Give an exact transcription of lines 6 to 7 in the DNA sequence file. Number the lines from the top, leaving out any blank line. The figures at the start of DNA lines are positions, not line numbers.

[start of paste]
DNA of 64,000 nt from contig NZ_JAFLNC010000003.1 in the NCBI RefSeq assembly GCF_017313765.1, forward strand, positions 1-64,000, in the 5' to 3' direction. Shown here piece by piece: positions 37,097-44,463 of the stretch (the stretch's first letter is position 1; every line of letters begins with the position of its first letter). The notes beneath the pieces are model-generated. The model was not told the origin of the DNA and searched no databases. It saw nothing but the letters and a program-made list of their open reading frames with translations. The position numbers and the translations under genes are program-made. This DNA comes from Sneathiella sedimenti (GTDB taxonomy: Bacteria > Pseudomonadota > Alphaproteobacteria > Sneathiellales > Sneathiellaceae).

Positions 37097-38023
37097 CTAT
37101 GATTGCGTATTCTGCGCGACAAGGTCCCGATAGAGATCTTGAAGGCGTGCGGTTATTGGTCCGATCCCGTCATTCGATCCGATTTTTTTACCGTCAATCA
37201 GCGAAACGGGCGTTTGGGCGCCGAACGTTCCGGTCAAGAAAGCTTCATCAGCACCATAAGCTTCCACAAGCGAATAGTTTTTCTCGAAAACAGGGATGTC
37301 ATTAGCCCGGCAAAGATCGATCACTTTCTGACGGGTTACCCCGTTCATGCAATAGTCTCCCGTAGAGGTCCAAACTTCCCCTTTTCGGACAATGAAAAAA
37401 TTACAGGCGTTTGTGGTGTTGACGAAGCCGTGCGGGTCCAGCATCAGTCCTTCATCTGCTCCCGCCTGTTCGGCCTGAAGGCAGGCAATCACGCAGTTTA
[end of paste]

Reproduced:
37301 ATTAGCCCGGCAAAGATCGATCACTTTCTGACGGGTTACCCCGTTCATGCAATAGTCTCCCGTAGAGGTCCAAACTTCCCCTTTTCGGACAATGAAAAAA
37401 TTACAGGCGTTTGTGGTGTTGACGAAGCCGTGCGGGTCCAGCATCAGTCCTTCATCTGCTCCCGCCTGTTCGGCCTGAAGGCAGGCAATCACGCAGTTTA